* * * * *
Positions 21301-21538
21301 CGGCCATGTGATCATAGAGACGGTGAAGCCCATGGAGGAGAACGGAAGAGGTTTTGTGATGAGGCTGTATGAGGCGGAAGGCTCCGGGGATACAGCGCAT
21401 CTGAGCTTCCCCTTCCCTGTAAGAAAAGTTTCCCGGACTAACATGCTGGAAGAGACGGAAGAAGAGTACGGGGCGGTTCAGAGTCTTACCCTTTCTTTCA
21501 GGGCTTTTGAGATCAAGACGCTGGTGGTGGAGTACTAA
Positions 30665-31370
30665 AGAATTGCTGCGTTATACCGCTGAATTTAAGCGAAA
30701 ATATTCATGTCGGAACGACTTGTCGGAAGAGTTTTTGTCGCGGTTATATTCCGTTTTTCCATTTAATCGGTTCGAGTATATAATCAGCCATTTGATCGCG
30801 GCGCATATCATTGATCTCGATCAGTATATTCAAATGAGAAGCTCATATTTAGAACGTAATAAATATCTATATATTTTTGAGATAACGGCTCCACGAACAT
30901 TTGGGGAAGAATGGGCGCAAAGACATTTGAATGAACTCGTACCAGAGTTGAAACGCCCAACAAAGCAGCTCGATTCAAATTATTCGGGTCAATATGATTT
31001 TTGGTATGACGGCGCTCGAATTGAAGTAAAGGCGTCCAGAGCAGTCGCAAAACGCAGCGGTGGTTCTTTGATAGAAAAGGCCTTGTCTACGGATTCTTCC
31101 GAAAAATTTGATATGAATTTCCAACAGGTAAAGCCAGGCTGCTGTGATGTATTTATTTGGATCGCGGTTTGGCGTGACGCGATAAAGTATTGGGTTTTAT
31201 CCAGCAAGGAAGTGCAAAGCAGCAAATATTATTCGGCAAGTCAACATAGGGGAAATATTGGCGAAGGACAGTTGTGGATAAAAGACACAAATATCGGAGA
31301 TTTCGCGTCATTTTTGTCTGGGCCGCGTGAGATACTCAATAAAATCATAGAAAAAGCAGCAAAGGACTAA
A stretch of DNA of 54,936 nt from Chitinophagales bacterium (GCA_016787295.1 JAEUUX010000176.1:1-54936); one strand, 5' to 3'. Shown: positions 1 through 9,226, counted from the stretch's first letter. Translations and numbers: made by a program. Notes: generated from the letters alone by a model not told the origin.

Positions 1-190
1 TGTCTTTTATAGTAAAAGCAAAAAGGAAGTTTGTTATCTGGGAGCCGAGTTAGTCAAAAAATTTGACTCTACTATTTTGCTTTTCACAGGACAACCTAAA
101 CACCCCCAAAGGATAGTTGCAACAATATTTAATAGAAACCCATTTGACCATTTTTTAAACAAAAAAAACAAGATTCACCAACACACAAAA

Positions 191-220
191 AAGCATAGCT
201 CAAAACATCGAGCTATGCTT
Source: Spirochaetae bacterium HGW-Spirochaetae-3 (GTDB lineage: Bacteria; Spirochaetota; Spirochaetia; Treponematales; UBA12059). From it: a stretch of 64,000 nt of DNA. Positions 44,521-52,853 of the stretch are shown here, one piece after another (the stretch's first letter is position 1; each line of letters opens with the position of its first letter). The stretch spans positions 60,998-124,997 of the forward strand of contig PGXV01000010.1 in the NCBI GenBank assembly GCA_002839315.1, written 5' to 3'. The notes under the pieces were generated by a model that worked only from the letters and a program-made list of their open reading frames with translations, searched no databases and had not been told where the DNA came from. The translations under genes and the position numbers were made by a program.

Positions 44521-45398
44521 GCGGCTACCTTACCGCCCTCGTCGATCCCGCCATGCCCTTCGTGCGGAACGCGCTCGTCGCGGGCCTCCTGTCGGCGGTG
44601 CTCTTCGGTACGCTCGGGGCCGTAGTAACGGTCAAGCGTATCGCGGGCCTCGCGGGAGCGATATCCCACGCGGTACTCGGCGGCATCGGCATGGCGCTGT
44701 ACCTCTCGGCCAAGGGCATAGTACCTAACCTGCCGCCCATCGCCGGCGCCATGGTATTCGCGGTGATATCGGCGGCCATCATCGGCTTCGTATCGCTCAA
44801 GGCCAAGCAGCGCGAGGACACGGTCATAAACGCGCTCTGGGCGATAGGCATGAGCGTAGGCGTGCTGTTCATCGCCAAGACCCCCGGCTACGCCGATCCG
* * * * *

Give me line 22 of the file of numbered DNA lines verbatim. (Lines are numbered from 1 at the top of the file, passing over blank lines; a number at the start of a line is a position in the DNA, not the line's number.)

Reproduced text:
Positions 44521-45398